English Language Programs
Summer and Fall Components: Course syllabus construction, content, and teaching focus
- The Gateway Summer and Fall curriculums and syllabi discuss the general background and context of US current events and public protests for racial justice – predominantly, the Black Lives Matter movement - to raise awareness, instruct, and familiarize international students from China with the recent history and circumstances (e.g., slavery, indentured servitude, systemic racism, racial slurs, decades of poverty and economic disparity, injustice by law enforcement officials and the legal system, discrimination in the workplace, lack of representation, etc.) surrounding the movement.
- The Gateway Summer Academic Oral Communications course teaches students to establish pronoun identification as a normal part of self-introductions; it also points out that “they” can be correctly used as a gender-neutral singular pronoun and explains that language (including systems of language) have entrenched discriminatory practices that should be recognized, evaluated, and re-formulated to establish new English Language principles that combat discrimination. This includes raising awareness of certain metaphors using the words ‘black’ and ‘white’ as a biased dichotomy. This course component also discusses and explores connections between systemic racism and various other issues in the US such as the climate crisis.
- The Gateway Summer Analytical Writing course familiarizes international students with American popular culture. In addition to teaching students the basic forms and processes of academic analysis and argumentation, the course curriculum focuses on popular culture’s historical and/or current representations and attitudes about the physical body, including those surrounding black bodies. Readings aim to foster greater awareness of bodies and body image, and acknowledge the value of different forms of the physical body. Students examine and question different forms of marginalization, including racial discrimination and exploitation surrounding black and brown bodies.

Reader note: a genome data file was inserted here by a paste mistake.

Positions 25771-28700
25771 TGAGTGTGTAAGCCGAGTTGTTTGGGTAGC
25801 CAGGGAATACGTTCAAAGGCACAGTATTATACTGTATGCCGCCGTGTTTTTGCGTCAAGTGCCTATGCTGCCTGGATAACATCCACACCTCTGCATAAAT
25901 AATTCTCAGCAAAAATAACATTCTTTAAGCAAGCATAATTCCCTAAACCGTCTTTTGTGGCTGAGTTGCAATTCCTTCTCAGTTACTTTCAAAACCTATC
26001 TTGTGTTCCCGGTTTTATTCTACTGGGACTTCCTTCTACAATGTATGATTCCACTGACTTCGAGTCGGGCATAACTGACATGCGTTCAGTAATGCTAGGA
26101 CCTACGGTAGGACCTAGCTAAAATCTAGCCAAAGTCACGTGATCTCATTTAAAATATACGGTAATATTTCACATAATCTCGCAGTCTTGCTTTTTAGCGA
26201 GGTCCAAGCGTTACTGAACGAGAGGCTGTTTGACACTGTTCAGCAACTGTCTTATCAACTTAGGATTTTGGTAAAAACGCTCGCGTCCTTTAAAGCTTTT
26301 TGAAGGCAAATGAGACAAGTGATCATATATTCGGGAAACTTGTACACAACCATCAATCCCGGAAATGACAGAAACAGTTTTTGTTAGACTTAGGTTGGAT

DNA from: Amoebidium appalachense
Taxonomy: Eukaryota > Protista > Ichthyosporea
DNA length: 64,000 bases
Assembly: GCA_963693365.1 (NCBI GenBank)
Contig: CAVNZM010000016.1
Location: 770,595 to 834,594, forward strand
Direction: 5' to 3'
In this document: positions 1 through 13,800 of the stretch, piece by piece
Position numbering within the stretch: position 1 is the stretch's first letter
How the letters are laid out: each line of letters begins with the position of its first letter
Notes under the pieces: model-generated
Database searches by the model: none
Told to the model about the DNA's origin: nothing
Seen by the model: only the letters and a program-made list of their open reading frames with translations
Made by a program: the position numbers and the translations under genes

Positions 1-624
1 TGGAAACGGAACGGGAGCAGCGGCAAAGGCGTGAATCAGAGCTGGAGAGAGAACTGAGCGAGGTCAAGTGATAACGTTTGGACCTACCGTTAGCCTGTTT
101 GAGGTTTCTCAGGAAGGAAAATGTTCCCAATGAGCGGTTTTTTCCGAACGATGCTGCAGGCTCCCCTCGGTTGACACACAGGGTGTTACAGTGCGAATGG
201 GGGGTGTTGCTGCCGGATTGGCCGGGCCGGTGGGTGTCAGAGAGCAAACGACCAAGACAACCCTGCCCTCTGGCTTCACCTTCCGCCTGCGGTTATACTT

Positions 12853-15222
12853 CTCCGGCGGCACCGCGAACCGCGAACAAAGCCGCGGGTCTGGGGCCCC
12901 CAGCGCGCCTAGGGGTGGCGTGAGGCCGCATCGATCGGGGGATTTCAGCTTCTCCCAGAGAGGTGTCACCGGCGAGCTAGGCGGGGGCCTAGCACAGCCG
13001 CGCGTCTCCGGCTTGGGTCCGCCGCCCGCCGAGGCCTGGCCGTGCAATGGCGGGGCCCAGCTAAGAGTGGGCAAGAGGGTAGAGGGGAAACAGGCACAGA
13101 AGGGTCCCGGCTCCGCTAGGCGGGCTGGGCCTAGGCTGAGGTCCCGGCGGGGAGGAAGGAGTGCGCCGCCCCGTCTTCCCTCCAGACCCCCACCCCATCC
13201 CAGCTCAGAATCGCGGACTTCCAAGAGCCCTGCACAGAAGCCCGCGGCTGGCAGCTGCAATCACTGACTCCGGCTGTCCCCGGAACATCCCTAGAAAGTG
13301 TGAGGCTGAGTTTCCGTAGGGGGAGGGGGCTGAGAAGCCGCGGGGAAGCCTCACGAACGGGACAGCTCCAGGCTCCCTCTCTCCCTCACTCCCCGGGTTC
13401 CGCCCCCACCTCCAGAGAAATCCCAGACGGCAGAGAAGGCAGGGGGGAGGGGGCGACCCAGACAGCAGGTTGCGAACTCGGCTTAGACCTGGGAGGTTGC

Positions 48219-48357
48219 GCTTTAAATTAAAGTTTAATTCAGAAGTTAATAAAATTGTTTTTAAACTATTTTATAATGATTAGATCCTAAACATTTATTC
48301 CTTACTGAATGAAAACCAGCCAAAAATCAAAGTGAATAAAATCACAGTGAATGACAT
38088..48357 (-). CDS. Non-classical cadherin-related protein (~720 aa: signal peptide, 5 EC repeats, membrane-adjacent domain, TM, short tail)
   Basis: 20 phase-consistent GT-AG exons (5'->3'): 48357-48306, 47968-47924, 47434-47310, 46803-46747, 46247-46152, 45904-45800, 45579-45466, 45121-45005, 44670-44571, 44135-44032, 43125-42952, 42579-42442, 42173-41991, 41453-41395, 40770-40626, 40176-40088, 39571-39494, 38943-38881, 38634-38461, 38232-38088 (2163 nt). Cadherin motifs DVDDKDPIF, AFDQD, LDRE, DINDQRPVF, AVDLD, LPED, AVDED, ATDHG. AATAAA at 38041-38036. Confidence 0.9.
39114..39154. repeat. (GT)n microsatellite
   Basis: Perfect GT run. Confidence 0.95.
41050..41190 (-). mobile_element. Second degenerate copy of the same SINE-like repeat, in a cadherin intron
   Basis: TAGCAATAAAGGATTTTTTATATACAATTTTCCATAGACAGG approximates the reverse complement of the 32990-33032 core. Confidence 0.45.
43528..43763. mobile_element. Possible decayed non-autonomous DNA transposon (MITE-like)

- The Gateway Summer Critical Reading course is designed around three extensive units on gender, race, and class - the course teaches Kimberle Crenshaw’s ideas on intersectionality, introduces fundamental concepts of critical race theory, and discusses the history of slavery in the United States. It also raises awareness of inequalities and equity gaps in American culture.
- The ESL 1a: Critical Reading and Analytical Writing Gateway Fall course curriculum promotes discussion of equity and equality by examining the mythologies/ideologies of American meritocracy and the American dream. Course readings invite students to investigate the American premise of equal opportunity. The course curriculum is inclusive, incorporating scholarly and literary texts authored by women and people of color. Among many others, authors include Langston Hughes, Rebecca Harding Davis, Richard Rodriguez, and Jennifer Hochschild. Course readings also incorporate representations of diverse experience, including those of women, people of color, immigrants, and members of the working and lower class. The course examines representations of poverty and working-class experience, and challenges students to reexamine popular beliefs surrounding “success” and “failure.”
- The Gateway Upperclassmen Buddy Program
- For AY 2019-2020 and 2020-2021, over 50% of Gateway Upperclassmen Buddies have been students of color. 48% and 30% of Gateway Buddies were students of color in AY 2017-2018 and 2018-2019, respectively. ELP actively seeks to maintain and increase recruitment of student workers of color from various backgrounds to work with the Brandeis Gateway Scholars community.
- Gateway Buddy Upperclassmen Training includes a discussion on the origin of students’ names and encourages them to learn how to pronounce the Gateway Scholars’ names in Chinese using the Chinese pronunciation tool developed by Xiwen Lu. The training also includes a discussion on intercultural communication and encourages to view their own cultural practices from an outside perspective. We emphasize that the Gateway Buddy Program is mutually beneficial to both the Gateway Scholars and Buddies. The Buddies have as much to learn, if not more, about the Gateway Scholars and their culture.
- The Gateway Scholars Summer Program: Liaison Leaders and Mentors
- All Gateway Mentors are international students from China. For many Mentors, it is their first paying job at Brandeis and in the United States and it provides them with the crucial opportunity to develop their professional skills.